Til Schweiger mixes with bakers?

    That will open in Hamburg this year, too.

    „Two things are important: honesty and passion.“

    How easy is it for you to relax by the pool on your own for two weeks?

    The older I get, the worse it is for me to be alone. Just getting a chance to breathe and be alone for a day – OK. But I am just not made for that kind of thing. When I was a child, I used to read a lot, but now I hardly get a chance to. I have friends who do the Camino de Santiago trail. Me, though, I just like having people around me. I bring people together at dinner, at my house in Majorca, and in Malibu, too – people who don’t yet know one another, but who I have a feeling would get along. The best thing is when they then make friends. Now many of them work together or pass jobs on to one another.

    Is that what motivates you in everything you do: being a good host?

    I get huge satisfaction from being productive, when something is being created, even if it’s just a good feeling. For example, I constantly have people visiting at my finca in Majorca. I myself don’t go there often. But it makes me happy to get photos and stories on WhatsApp.

    „I trust my gut.“

    No one builds a corporate empire on their own – you need a team. What criteria do you use to pick people?

    Two things are important to me: honesty and passion. My intuition tells me pretty quickly whether or not someone is honest. And passion, that turns up in everyday dealings with them: Does someone enjoy coming to work? Does what they do really fire them up? I try to surround myself with people who are not just good, but also have a glow in their eyes.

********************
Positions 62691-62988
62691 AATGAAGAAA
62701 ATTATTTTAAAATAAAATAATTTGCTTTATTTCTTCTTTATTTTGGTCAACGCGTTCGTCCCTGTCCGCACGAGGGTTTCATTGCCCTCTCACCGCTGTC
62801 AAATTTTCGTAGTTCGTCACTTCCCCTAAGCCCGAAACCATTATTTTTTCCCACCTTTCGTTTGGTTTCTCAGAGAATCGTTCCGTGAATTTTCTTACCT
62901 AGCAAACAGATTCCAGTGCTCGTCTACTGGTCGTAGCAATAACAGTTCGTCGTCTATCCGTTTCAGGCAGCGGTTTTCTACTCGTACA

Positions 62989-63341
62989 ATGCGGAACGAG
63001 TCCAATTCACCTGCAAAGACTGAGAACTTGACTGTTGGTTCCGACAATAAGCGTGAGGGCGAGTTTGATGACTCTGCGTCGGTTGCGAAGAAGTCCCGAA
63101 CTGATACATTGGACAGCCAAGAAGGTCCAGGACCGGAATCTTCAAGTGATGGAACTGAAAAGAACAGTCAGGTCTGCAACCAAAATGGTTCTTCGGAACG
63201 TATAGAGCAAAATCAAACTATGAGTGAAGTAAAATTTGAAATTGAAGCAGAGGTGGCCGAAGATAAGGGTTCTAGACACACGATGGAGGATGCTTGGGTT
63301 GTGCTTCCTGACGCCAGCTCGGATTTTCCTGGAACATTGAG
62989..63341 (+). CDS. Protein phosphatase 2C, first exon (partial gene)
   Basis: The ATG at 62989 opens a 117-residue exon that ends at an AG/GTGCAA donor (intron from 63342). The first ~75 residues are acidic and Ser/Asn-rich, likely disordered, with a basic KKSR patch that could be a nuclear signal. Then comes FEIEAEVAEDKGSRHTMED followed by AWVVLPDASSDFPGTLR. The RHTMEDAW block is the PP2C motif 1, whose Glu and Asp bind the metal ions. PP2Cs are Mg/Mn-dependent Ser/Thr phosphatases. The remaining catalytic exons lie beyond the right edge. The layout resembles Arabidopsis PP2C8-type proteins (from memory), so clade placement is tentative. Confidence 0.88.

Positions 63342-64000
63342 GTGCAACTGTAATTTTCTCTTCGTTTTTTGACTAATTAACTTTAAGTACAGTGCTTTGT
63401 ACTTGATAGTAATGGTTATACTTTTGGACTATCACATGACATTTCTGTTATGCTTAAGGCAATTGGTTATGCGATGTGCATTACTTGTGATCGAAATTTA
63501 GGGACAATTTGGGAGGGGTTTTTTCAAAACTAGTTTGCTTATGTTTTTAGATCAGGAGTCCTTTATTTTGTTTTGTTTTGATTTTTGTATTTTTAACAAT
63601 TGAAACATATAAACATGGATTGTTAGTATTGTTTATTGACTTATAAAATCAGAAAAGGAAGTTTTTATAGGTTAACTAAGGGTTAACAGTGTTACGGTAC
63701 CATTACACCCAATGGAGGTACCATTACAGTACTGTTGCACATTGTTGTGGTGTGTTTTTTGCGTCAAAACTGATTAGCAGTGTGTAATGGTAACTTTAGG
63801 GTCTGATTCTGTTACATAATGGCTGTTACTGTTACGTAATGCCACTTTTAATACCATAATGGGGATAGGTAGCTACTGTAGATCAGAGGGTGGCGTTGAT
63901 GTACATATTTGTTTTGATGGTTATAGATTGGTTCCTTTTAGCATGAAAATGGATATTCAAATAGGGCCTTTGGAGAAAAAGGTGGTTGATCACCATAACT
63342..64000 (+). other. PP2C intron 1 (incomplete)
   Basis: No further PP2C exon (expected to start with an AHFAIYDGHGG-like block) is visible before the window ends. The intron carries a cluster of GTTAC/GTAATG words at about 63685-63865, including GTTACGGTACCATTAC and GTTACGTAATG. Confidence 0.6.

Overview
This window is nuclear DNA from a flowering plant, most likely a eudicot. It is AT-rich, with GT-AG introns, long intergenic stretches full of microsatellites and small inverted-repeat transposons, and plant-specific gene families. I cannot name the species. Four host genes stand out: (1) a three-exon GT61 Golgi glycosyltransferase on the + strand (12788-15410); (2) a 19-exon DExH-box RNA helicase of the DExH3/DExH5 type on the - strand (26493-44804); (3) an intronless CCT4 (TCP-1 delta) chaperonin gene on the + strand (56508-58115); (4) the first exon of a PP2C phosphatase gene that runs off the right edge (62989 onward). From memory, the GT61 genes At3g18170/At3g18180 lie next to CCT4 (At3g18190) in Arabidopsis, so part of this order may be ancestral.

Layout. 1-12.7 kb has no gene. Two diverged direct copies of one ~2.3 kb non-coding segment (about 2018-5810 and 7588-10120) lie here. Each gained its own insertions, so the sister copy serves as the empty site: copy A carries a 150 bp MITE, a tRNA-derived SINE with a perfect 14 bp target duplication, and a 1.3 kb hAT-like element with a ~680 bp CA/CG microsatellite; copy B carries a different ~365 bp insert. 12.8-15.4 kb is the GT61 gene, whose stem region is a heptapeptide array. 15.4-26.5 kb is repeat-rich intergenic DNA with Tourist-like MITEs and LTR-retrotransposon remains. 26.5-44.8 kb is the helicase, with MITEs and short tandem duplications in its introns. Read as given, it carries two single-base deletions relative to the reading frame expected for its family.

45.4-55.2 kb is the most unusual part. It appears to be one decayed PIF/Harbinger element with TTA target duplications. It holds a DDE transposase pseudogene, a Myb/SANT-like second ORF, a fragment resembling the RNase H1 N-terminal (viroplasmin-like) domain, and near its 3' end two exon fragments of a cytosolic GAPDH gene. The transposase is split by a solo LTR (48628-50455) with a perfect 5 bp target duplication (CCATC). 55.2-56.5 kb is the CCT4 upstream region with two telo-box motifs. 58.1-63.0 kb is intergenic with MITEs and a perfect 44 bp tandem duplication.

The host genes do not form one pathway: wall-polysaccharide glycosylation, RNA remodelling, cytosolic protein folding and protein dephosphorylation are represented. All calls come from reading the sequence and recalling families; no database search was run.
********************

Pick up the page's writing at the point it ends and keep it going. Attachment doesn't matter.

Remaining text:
Are there people who argue with Til Schweiger and with whom you discuss business decisions – in other words, real sparring partners?

    I don’t need a sparring partner, or possibly only when I’m boxing. [Laughs] I trust my gut. My ex-wife sometimes criticised me for being “too opinionated” and blurting out my judgements too quickly. But looking back on my life to date, I have to say that I only made the wrong decisions when I didn’t trust my gut feeling.

    „I was born under a lucky star.“

    There is almost no one else who has as much appeal for so many people in Germany’s living rooms and cinemas. Where do you get this confidence?

    I think I have an unusually mainstream personality. I like mainstream music and mainstream films. For my most recent films, I picked four songs that later became number one hits. And although lots of things go wrong at my restaurant, no one comes in and says, “This doesn’t feel good”. Female reporters tell me that I have feminine taste. I don’t mind. Many might call it feminine, but I just call it timeless.

    Would it be fair to describe Til Schweiger as happy?

    Absolutely. I was born under a lucky star.

    How do you mean that?

    That doesn’t mean that I wake up laughing every morning – the world does not seem absolutely bright right now. But I can say that I lead a rich life. Hardly ever in my life have I wondered, “When will the weekend finally get here?” I enjoy what I do every day. And that is the main thing that drives what I do: enjoyment.